Sexual Misconduct-Brown University

In this Monday, Oct. 12, 2020 file photo, a cyclist rides along a path on the campus of Brown University, in Providence, R.I. 

(The Center Square) – A new comprehensive plan is in development that will aim to guide Rhode Island out of the COVID-19 pandemic and propel it into the next decade, the governor announced.

In a news release, Gov. Dan McKee introduced RI 2030, a document still in the working stages, as his administration prepares to gain public input that will help guide the framework of the plan.

“As Rhode Island emerges from a once-in-a-century public health crisis, we have a once-in-a-generation opportunity to build a more resilient, prosperous, and equitable state for all. Making the most of this opportunity will require a collaborative effort to address not only the issues caused by the pandemic, but also those that existed long before,” McKee said in the release. “To form our preliminary RI 2030 framework, we have conducted over a dozen community conversations, drawing upon the input and insight of stakeholders throughout our state.”

The McKee administration, according to the release, will embark on in-person public meetings beginning Oct. 26 to solicit feedback on the plan that encompasses education, workforce, and children and family issues.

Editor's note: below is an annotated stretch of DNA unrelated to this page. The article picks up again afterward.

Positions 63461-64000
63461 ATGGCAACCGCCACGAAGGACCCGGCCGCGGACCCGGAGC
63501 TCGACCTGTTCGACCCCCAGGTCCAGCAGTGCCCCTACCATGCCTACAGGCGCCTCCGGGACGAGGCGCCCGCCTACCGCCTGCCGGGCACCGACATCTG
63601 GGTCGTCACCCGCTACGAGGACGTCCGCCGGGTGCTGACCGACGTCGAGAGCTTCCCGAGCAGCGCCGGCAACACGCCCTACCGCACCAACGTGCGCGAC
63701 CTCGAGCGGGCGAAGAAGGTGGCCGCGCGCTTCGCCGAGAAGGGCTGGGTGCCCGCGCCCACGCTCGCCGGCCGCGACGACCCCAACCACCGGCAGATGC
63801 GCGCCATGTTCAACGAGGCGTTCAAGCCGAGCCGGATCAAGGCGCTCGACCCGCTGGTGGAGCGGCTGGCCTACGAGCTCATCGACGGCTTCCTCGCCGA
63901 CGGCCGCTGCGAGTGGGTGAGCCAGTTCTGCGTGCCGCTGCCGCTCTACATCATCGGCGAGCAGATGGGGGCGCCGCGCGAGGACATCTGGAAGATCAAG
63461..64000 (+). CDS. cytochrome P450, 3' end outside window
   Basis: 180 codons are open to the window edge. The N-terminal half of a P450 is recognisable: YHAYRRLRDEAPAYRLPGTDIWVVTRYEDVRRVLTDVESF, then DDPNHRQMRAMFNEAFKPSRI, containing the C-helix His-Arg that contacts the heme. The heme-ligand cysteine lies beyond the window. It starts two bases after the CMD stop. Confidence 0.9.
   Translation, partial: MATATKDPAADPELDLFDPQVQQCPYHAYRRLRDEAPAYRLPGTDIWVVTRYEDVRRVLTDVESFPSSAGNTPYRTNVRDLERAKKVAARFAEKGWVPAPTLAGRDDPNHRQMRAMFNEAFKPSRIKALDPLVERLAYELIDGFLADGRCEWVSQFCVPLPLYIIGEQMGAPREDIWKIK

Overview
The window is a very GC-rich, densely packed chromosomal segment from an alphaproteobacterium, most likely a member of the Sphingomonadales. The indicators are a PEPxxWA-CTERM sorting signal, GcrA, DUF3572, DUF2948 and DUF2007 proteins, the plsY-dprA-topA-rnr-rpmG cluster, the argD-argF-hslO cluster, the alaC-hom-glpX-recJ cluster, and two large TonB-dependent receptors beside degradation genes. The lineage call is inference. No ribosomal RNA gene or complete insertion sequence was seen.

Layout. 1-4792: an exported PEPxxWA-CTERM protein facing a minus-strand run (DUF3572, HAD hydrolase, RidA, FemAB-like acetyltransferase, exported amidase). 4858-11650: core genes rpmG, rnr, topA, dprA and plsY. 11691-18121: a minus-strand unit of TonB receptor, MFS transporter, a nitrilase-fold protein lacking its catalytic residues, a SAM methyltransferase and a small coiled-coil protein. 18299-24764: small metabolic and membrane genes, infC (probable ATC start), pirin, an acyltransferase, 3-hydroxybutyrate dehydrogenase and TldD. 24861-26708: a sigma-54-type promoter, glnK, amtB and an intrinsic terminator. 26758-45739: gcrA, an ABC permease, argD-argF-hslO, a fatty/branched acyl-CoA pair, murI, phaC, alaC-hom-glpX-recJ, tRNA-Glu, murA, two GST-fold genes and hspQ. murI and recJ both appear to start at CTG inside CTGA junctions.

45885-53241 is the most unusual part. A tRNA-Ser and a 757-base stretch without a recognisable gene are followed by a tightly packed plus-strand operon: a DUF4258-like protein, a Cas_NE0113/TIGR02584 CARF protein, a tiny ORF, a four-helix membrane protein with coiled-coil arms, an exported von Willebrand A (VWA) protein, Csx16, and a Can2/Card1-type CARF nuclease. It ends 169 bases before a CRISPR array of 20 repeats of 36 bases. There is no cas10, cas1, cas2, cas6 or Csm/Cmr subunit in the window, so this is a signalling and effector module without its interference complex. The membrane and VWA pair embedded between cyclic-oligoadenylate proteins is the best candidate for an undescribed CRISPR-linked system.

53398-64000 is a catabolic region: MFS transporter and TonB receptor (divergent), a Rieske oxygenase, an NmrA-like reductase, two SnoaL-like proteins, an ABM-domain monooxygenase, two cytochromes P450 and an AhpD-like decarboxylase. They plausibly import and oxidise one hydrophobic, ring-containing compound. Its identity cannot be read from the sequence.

According to the release, the document currently contains a synopsis from conversations held via Facebook on the condition of the state, highlighting state agency initiatives along with short- and long-term actions that should be taken to meet the goals outlined in RI 2030.

Topics included in the plan, according to the release, include aiding small businesses, making investments in children, families, and early education, in addition to building a stronger education system. The plan also looks into enhancing workforce development and postsecondary education, and setting housing as a priority.

RI 2030 also looks to increase economic growth, enhance public health and wellness, address climate change, assess infrastructure and transportation, and guiding state government into the next decade, according to the release.

The first public session is scheduled for 6 p.m. Oct. 26 at Harry Kizirian Elementary School in Providence. Other sessions are planned for 5 p.m. Oct. 28 at Hope & Main in Warren, Nov. 2 at Community College of Rhode Island in Warwick, Nov. 4 at Innovate Newport in Newport, and Nov. 9 at United Theatre in Westerly.

Feedback, according to the release will be available to be submitted at www.RI2030.com in the coming weeks.

Associate Editor

Brent Addleman is an Associate Editor and a veteran journalist with more than 25 years of experience. He has served as editor of newspapers in Pennsylvania and Texas, and has also worked at newspapers in Delaware, Maryland, New York, and Kentucky.